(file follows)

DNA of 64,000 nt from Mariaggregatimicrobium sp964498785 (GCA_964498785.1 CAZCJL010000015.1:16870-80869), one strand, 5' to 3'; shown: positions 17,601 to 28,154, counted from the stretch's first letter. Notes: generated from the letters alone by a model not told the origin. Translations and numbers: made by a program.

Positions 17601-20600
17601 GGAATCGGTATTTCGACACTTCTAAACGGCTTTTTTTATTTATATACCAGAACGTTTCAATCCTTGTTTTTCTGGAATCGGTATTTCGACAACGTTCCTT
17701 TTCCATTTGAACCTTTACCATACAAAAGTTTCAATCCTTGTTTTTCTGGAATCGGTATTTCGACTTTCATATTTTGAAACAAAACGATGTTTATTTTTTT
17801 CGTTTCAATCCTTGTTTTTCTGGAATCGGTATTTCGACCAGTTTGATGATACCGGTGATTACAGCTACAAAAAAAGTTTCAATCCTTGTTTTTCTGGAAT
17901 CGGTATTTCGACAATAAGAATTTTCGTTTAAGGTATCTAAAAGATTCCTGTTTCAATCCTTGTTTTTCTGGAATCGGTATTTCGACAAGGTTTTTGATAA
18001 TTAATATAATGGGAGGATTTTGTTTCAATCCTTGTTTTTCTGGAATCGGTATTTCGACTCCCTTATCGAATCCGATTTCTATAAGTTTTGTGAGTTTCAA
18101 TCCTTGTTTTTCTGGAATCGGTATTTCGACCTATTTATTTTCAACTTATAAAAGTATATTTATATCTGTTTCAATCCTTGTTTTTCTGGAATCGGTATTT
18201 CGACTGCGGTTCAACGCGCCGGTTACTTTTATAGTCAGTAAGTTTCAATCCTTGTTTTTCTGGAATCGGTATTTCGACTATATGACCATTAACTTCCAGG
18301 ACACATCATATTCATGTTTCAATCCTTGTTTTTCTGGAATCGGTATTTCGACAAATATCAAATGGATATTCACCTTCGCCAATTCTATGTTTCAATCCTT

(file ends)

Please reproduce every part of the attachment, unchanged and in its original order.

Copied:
DNA of 64,000 nt from Mariaggregatimicrobium sp964498785 (GCA_964498785.1 CAZCJL010000015.1:16870-80869), one strand, 5' to 3'; shown: positions 17,601 to 28,154, counted from the stretch's first letter. Notes: generated from the letters alone by a model not told the origin. Translations and numbers: made by a program.

Positions 17601-20600
17601 GGAATCGGTATTTCGACACTTCTAAACGGCTTTTTTTATTTATATACCAGAACGTTTCAATCCTTGTTTTTCTGGAATCGGTATTTCGACAACGTTCCTT
17701 TTCCATTTGAACCTTTACCATACAAAAGTTTCAATCCTTGTTTTTCTGGAATCGGTATTTCGACTTTCATATTTTGAAACAAAACGATGTTTATTTTTTT
17801 CGTTTCAATCCTTGTTTTTCTGGAATCGGTATTTCGACCAGTTTGATGATACCGGTGATTACAGCTACAAAAAAAGTTTCAATCCTTGTTTTTCTGGAAT
17901 CGGTATTTCGACAATAAGAATTTTCGTTTAAGGTATCTAAAAGATTCCTGTTTCAATCCTTGTTTTTCTGGAATCGGTATTTCGACAAGGTTTTTGATAA
18001 TTAATATAATGGGAGGATTTTGTTTCAATCCTTGTTTTTCTGGAATCGGTATTTCGACTCCCTTATCGAATCCGATTTCTATAAGTTTTGTGAGTTTCAA
18101 TCCTTGTTTTTCTGGAATCGGTATTTCGACCTATTTATTTTCAACTTATAAAAGTATATTTATATCTGTTTCAATCCTTGTTTTTCTGGAATCGGTATTT
18201 CGACTGCGGTTCAACGCGCCGGTTACTTTTATAGTCAGTAAGTTTCAATCCTTGTTTTTCTGGAATCGGTATTTCGACTATATGACCATTAACTTCCAGG
18301 ACACATCATATTCATGTTTCAATCCTTGTTTTTCTGGAATCGGTATTTCGACAAATATCAAATGGATATTCACCTTCGCCAATTCTATGTTTCAATCCTT